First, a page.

Microsoft Internet Explorer vs. Mozilla Firefox: which browser is safer?

Just the other day, news of a pretty major hole in Internet Explorer versions 6 and 7 was made public (no word on whether or not the vulnerability applies to version 8, which is the latest one at this time).

Why did the “hacker” in question make this information public? Some people might assume he or she wants to cause widespread chaos, but I actually think it’s good to publicly post things like this. This forces Microsoft to come up with a patch for the problem as soon as possible.

However, I recently decided I’m sort of done with always waiting for Microsoft to patch browser software that has more holes than a hunk of Swiss, and made the switch to Mozilla Firefox.

I can’t really give you the tech-head reasons why I feel Firefox is the better, safer browser (mostly because I’m not much of a tech-head), but a large portion of the Internet-savvy population agrees that it’s the way to go.

For one thing, Firefox is “open source” software. A whole community of programmers is constantly making improvements to it. Should the rare security vulnerability come to light, it’s fixed in record time.

Microsoft is at a disadvantage here. Being a huge corporation with shareholders’ interests as their primary concern, they have multiple levels of bureaucracy to work through before they can release anything. I’m sure even a simple security patch is met with resistance—”This will mean publicly admitting a weakness, which could hurt share prices!”

I’m not saying Microsoft couldn’t release a great browser right out of the box, I just think that with their deadlines and the need to think about profitability above all else, they tend to rush releases before everything is ready.

The cool thing about Firefox is that there are all kinds of plug-ins (or “add-ons”) available. Right now, I run the latest version of Firefox with a plug-in called “NoScript.” This nifty little program starts you off by blocking ALL Flash, Java and JavaScript programs. As you visit websites, you get to choose whether or not to allow it to run all, some, or none of the scripts embedded in the site.

For example, if you visit Facebook, it will start by blocking every script. Then you can select “Allow facebook.com” to run scripts. There will usually be several different websites per page running scripts, so you can select whether or not you trust them. If you don’t like the look of one of the URLs, simply don’t allow that site to run code, or search for it on Google to find out what it is (for example, I don’t let Fastclick.net run scripts. Ever).

There are some other good plug-ins, most of which I haven’t looked at. Some block pop-ups, some probably don’t work too great at all. The Firefox site has a big list of available add-ons.

There are a million better articles than this one about “Internet Explorer vs. Firefox” (just do a Google search), but if you’re ready to switch now, go download Firefox here and get the NoScript plug-in here.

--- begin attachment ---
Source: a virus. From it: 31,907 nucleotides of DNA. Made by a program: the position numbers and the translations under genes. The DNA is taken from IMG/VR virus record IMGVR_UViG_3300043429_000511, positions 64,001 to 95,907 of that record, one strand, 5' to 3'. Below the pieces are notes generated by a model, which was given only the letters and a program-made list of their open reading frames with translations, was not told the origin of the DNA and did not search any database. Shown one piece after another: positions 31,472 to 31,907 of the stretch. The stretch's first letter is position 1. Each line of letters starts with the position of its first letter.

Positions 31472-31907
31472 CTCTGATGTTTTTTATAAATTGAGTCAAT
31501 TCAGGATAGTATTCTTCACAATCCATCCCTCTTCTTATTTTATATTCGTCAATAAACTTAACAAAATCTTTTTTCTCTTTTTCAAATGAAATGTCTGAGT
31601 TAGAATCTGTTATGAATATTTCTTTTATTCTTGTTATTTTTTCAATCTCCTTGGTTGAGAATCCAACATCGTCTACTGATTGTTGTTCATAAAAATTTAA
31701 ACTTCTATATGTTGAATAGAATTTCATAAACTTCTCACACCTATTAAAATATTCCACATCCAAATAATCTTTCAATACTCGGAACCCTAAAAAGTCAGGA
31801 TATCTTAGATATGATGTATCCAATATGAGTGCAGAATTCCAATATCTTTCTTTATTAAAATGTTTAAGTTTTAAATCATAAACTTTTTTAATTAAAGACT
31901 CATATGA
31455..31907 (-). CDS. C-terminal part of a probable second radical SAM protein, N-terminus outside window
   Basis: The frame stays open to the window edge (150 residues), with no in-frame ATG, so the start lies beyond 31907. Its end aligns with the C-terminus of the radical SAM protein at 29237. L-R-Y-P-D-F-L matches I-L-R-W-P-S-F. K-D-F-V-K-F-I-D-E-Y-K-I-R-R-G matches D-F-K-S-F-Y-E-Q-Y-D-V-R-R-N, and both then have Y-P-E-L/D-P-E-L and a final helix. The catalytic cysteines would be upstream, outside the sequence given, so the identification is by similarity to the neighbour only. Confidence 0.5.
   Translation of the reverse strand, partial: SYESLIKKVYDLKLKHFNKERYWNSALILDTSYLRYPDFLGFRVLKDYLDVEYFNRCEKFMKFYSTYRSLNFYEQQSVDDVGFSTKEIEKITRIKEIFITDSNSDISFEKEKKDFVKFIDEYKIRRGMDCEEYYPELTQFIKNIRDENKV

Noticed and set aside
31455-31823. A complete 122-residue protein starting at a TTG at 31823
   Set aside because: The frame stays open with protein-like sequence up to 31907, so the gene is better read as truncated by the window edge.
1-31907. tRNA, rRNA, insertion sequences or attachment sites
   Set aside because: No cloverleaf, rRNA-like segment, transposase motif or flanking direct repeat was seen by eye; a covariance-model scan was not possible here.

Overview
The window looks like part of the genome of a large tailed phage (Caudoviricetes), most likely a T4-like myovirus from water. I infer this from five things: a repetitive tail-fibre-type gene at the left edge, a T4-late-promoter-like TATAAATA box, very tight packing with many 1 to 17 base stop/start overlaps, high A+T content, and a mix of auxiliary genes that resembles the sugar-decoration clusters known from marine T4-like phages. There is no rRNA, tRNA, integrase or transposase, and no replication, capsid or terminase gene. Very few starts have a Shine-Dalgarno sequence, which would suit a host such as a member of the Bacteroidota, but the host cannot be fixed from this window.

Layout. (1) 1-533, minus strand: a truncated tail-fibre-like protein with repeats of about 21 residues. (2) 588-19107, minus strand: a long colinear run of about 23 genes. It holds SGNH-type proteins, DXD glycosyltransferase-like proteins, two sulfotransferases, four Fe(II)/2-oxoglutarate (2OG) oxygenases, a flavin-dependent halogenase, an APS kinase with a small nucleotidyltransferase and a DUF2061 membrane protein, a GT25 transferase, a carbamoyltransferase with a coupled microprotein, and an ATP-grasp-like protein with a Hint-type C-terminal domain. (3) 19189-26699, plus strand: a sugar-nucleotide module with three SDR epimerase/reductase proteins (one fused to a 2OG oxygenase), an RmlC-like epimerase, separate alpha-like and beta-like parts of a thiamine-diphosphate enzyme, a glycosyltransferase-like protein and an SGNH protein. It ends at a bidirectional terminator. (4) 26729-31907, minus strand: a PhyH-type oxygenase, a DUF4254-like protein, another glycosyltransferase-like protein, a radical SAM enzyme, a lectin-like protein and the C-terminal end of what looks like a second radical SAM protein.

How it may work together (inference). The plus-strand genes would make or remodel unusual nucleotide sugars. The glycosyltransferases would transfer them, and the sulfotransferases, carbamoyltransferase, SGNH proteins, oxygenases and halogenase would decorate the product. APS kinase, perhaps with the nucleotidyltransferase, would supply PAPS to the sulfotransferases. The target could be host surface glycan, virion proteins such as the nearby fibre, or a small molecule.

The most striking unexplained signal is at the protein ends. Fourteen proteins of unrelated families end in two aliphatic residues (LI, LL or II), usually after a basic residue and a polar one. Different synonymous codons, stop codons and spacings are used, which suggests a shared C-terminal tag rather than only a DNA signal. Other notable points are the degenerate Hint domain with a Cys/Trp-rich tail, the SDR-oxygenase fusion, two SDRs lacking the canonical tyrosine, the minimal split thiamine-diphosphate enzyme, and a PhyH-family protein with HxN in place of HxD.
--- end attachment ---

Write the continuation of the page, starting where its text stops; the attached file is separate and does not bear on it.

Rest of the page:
Scam Alert: Microsoft Awards 2009

Here’s one that seems to mostly circulate around Europe, but I’m sure some folks here stateside have ended up with this message in their inbox, too:

Microsoft Lottery Promotion
Unit 7, Metro Trading Centre,
Second Way, Wembley, Middlesex,
HA9 0YU – United Kingdom

DATE: 14th of March 2009

Microsoft Lottery! E-mail is pleased to announce you as one of the 10
lucky winners in the ongoing Microsoft E-mail Promotions.

Microsoft Lottery! is a free service that does not require you to register
or be a Microsoft registered user before winning.

This award program is conducted anually to promote the use of the
Internet.You have been awarded ONE MILLION GREAT BRITAIN POUNDS.

To file for your claim, do contact our accredited corresponding claims
agent as below for category “A” winners immediately with your Name and
Phone Number for the speedy release of your fund;

AGENT: Gabriel Phillip
EMAIL: g.phil.@live.com
Tel: +44 703 5963368

Warning!!! Winners that do not respond to this notice within seven days of
receiving this E-mail will authomatically be disqalified.

FOR VERIFICATION, PLEASE REPLY TO THIS MESSAGE WITHOUT MODIFYING THE SUBJECT.

There is no need to include any additional information in your reply.

Regards

Notification Department
Microsoft On-line Email Draws

Let me make this perfectly clear: This is a scam. Éste es fraude. C’est une escroquerie. Dieses ist ein Betrug. Ciò è un raggiro. This is a scam, innit, guv’ner?

(By the way, I used Babelfish for those translations. English is the only language I speak reliably well. If I’ve said something bizarre in your native tongue, please correct me.)

More specifically, this just is a variation on the old advance fee fraud. If you respond, you’ll be instructed to wire money or send a cashier’s check to someone. Then you’ll never hear from them again. Just like with a lottery scam.

As it turns out, Microsoft does give away awards every year. However, they give them to people like Peer Bork from the European Molecular Biology Laboratory, not randomly to people like you and me (to be somewhat blunt about it). Unless you happen to be a research scientist of some renown, in which case you might be in the running for 2010.

But even then, they’re not going to notify you by email and say “Winners that do not respond to this notice within seven days of receiving this E-mail will authomatically be disqalified.” For one thing, Microsoft knows how to spell “automatically” and “disqualified.”

For another, they give their awards to people who are doing notable work and advancing knowledge. It’s not a random giveaway.